In addition, they go through an expanded settling-in programme, which now includes topics like mental health education, help-seeking channels and safe living measures amid the pandemic, said the ministry.
At the Punggol quick build dormitory, workers can even register their biometric information to speed up the work pass application process.
Previously, each employer would need to arrange for the medical screening and the settling-in programme on their own after workers complete their stay-home notice.
With the onboarding centres, the total cost for employers is about S$2,400 per worker, about S$300 less than before.
READ: IN FOCUS: The long, challenging journey to bring COVID-19 under control in migrant worker dormitories
Adding that it would be "better" if some of these processes can be started in the home countries of the migrant workers, Dr Tan said the ultimate plan is to move some parts of this process to the source countries, for workers to go through them before they arrive in Singapore.
The pilot, which will last for a year, will allow authorities to study how to implement some overseas facilities as well, he added.
"By about six to nine months, when we have gotten the numbers, we can then size up and specify what kind of facility, how big (it is) and where we can set up the facility," said Dr Tan.
"We hope that it will be one to two centralised facilities to cater to those that fly in and to cater to those that come in by land. I don't envisage that there'll be a lot of people coming by sea."
Mr Chan Eng Yew, CEO of shipbuilding company Strategic Marine, estimates that he has saved about 10 to 15 per cent of the cost of bringing a migrant worker in with the onboarding centre.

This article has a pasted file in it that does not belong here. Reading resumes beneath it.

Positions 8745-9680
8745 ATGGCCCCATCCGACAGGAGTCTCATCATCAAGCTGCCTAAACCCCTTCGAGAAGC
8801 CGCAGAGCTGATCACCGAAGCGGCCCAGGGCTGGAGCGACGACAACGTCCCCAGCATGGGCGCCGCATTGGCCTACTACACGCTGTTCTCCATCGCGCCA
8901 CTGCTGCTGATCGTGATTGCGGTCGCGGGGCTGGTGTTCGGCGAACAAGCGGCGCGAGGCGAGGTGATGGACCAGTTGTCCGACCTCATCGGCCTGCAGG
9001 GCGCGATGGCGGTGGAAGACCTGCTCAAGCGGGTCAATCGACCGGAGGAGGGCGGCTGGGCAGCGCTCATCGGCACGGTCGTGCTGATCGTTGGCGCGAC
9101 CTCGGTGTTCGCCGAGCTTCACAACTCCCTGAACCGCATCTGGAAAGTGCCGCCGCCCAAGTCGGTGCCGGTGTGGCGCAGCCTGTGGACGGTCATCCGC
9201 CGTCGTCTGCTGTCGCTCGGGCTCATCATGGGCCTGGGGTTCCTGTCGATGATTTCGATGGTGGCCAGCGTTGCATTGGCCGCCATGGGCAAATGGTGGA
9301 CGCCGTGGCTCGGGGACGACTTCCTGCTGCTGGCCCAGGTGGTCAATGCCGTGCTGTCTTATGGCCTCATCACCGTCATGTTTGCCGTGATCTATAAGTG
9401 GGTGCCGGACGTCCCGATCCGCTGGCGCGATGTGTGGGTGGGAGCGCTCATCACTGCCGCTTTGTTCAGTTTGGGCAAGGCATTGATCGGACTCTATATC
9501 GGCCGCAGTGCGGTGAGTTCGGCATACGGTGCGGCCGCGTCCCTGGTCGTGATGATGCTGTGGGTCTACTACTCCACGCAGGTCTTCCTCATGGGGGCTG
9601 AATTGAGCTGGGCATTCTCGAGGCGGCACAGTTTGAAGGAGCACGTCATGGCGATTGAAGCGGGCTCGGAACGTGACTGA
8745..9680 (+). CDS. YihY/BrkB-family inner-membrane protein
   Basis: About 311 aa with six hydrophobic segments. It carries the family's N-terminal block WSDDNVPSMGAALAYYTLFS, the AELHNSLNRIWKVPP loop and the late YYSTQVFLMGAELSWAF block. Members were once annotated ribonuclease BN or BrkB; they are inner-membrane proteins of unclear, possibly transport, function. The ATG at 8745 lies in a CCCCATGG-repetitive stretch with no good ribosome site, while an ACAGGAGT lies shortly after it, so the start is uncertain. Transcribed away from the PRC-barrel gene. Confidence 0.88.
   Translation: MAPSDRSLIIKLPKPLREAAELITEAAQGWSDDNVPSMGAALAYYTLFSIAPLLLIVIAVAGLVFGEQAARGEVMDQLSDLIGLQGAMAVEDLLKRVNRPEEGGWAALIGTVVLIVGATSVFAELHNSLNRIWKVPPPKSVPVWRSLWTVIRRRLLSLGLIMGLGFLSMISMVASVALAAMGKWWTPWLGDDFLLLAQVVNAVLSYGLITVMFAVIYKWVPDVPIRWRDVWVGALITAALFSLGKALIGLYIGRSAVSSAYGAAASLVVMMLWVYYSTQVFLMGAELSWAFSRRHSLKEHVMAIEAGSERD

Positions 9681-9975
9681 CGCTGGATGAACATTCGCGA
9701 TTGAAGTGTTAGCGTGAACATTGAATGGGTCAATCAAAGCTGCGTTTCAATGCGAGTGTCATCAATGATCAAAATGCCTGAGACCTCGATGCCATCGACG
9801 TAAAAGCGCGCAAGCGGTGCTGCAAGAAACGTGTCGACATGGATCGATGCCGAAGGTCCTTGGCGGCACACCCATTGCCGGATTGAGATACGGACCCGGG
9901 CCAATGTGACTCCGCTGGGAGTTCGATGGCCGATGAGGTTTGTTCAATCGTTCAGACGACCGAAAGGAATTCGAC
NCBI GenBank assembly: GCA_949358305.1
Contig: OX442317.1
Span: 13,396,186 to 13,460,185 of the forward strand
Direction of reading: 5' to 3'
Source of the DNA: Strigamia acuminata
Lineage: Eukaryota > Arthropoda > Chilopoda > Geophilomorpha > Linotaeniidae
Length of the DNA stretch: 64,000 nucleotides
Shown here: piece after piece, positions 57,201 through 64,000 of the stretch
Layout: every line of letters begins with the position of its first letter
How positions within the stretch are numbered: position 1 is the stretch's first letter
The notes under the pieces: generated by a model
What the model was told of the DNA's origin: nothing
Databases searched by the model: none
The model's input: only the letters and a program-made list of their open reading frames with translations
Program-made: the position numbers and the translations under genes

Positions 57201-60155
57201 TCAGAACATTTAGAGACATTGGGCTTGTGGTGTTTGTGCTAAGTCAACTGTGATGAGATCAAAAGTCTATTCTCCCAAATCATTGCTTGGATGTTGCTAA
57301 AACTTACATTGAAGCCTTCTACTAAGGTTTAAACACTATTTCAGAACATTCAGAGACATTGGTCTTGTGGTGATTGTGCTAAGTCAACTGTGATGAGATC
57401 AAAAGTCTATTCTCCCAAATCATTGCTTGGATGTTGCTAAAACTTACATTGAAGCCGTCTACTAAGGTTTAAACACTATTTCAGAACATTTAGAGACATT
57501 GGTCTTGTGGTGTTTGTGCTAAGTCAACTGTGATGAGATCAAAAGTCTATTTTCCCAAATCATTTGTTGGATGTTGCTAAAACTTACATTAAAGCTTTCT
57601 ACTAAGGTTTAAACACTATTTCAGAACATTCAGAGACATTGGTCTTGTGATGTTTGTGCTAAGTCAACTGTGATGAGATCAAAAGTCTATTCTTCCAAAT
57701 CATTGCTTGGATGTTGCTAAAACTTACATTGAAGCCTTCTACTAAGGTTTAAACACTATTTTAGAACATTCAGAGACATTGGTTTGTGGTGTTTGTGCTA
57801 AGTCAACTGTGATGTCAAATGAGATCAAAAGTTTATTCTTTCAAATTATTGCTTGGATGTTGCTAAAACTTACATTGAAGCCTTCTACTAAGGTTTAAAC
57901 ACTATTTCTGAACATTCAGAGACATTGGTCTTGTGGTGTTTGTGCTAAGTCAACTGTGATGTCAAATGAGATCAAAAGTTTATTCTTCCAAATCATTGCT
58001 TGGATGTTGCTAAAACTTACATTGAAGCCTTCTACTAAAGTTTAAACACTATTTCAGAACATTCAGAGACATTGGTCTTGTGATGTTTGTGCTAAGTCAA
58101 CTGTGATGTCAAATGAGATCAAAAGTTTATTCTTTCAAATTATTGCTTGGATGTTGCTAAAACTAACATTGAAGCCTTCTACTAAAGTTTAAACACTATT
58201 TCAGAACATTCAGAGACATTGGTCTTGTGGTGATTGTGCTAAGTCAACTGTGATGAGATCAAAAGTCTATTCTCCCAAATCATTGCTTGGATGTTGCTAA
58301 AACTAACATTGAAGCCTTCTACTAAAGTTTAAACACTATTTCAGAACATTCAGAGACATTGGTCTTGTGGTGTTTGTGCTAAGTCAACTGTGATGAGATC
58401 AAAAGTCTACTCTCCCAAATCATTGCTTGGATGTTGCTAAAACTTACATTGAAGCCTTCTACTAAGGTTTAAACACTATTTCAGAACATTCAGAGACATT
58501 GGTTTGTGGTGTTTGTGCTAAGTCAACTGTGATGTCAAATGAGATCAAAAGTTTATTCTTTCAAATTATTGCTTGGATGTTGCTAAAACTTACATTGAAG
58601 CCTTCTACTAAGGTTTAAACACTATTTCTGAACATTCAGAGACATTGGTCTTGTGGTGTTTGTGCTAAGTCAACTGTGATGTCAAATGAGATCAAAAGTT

"Cost savings are definitely there, and not only savings in terms of actual monetary value but also time, in terms of the resources that the company is looking to coordinate," he said.
There are currently two migrant workers with the company who arrived from Bangladesh and staying in the Punggol onboarding centre. Mr Chan said the company has also received in-principle approval to bring in 16 more.
"With the onboarding centre, it's also a very good area for us to continue to learn, to predict, and to preempt. It also allows us to take very proactive and preventive, as well as pre-emptive steps towards any future outbreak," said Dr Tan.
When asked whether there are plans to allow migrant workers to go back out into the community, Dr Tan said the Manpower Ministry plans to increase the visits to recreational centres, and slowly open up for them to enter the community.
"This is going to be a graduated calibrated process, and we are also simultaneously starting our vaccination programme for the migrant workers as well. So with a confluence of all that, I think you can expect to see some announcements," he added.
"The caveat is, we should not see any uptick in cases, we're holding it very very tightly ... So keep your fingers crossed, let's continue to maintain it that way, then (we are) actually beginning to see light at the end of the tunnel."